As we move into the winter months, I’ve noticed how strongly the weather influences the way we all feel. Most of my clients have mentioned feeling blue, and some wonder if they are depressed especially during those weeks when super-low temperatures made us all want to hide indoors.
Why do we feel crabby and restless at this time of year? Are we missing the bright cheer of the holidays? Or is there something more substantial that tends to plunge us into a dark winter mood?
While we don’t have all the answers, studies of people who suffer from serious mood swings when the seasons change offer helpful insights for all of us.
Symptoms that show up when the dark days arrive
Some of the most helpful findings about winter’s effects on our mental health come from research on Seasonal Affective Disorder, or SAD. Though most of us don’t suffer from the deep depression that SAD can cause, we may experience similar symptoms:
- Feeling “down” most of the day
- Losing interest in favorite activities
- Low energy
- Trouble sleeping
- Changes in appetite or weight
- Sugar and carbohydrate cravings
- Irritability or agitation
- Difficulty concentrating
Clues to the causes of wintertime mood shifts
Mental health experts aren’t exactly sure, but thanks to studies of SAD, we have a few excellent clues.
Reduced levels of sunlight in fall and winter are believed to trigger SAD symptoms. The decrease in sunshine may disrupt our body’s natural (circadian) rhythms, leading to blue moods and, in some cases, clinical depression.
With fewer sunny hours to enjoy, we also experience a drop in serotonin, an important brain chemical that affects mood. Changes in season can also disrupt natural levels of melatonin, another natural compound in our bodies that regulates sleep cycles. Together, these biological changes may set the stage for the sluggish, restless feelings we face in wintertime.
Ways to lift your spirits and enjoy the season more
While the winter doldrums are a natural phenomenon, there are things we can do to ease their effects.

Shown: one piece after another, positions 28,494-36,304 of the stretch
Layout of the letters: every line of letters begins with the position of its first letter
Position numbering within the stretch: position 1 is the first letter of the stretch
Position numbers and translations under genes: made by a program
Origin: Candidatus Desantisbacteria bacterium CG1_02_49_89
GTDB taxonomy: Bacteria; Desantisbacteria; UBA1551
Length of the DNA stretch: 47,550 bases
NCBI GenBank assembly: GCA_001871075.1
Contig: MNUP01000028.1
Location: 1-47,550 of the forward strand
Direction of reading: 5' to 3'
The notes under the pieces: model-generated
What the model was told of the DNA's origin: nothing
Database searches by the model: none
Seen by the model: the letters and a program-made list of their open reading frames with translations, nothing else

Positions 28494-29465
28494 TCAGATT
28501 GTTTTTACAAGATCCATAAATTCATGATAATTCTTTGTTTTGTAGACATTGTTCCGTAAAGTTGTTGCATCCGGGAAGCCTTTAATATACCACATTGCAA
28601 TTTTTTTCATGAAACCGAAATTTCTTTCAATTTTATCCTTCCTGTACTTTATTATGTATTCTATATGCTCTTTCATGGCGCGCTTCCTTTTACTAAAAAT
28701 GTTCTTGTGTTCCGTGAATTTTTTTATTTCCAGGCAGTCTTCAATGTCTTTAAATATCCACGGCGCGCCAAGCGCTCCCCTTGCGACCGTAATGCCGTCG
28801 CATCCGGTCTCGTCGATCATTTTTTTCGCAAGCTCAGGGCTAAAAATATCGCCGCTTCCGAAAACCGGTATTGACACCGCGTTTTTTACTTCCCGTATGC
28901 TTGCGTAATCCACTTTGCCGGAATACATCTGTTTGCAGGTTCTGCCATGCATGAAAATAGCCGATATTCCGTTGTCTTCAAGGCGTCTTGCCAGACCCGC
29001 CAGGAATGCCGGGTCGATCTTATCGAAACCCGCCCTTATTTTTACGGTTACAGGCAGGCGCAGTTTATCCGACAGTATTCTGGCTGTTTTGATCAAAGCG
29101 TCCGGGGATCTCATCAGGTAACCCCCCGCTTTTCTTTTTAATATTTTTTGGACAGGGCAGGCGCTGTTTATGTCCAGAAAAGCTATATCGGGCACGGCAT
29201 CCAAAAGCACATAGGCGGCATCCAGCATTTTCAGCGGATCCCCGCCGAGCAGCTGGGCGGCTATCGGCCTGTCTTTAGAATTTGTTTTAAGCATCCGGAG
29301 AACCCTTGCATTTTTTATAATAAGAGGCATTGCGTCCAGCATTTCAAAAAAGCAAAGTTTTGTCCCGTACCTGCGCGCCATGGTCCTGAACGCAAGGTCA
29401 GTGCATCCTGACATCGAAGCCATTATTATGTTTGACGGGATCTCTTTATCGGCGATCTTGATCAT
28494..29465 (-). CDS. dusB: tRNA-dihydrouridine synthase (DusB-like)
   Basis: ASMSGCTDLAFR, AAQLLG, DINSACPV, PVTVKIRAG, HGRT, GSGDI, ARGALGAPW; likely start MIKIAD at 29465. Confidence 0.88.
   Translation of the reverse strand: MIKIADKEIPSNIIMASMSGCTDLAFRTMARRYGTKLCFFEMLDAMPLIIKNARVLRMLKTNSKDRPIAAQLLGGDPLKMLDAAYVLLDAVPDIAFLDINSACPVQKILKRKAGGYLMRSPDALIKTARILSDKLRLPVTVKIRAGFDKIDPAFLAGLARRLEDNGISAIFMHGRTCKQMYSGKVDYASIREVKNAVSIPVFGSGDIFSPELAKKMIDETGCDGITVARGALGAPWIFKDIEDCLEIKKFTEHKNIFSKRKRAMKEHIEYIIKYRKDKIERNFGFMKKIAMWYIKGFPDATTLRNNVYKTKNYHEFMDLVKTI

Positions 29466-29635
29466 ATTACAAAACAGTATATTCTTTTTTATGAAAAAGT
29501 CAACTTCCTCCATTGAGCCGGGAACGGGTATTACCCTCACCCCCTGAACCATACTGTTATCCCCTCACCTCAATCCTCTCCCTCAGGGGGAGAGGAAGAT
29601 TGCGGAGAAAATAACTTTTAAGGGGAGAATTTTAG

Bundle up and get out. Sure, it’s hard – but the mental stimulation is well worth the effort. Theaters, museums, cafes, restaurants and music venues offer us the lively energy we need right now. Visit a nature center or local park to remind yourself that wintry scenes can be beautiful too.
Work up a sweat. Exercise stimulates the production of serotonin and helps counteract disruptions to our sleep cycles, so don’t skip your workout! Find a buddy to help you stay faithful to your exercise routine – or try a new video or class for variety.
Seek the sunlight. Make it a point to read or work in natural light as much as possible. Visit an indoor botanical garden to soak up some rays. Take walks on beautiful days – and of course, if you can vacation in a sunny climate, by all means do it.
Hang out with friends. Spending time with people we care about lifts our spirits. Meeting a friend or loved one for coffee or a meal will help you feel warm and connected, so make the effort to reach out often.
Try something new. An engaging book, a new craft or a big project can challenge your brain in a good way. If it’s hard getting started, try just a few minutes at a time or take a class where you can learn with others.
When to ask for help
Feeling a bit “blah” right now is perfectly normal. But if you or a loved one is deeply sad and discouraged, feeling nothing’s really worth doing, then depression may be the root cause. This is a serious condition that rarely goes away on its own – and you may need help figuring out what to do next.
Take a look at the symptoms on the list above and ask yourself how much your current symptoms are interfering with normal life. Are you surrounded by a sense of despair that just won’t go away? If the answer is yes, then you should get help now.
As a therapist working with adults of all ages in Oak Park, I am here for you and the people you care about. Even if you’re not sure where to begin or what to say, simply call me or send a private message. I have helped many men and women overcome mood difficulties and I am ready to assist you too.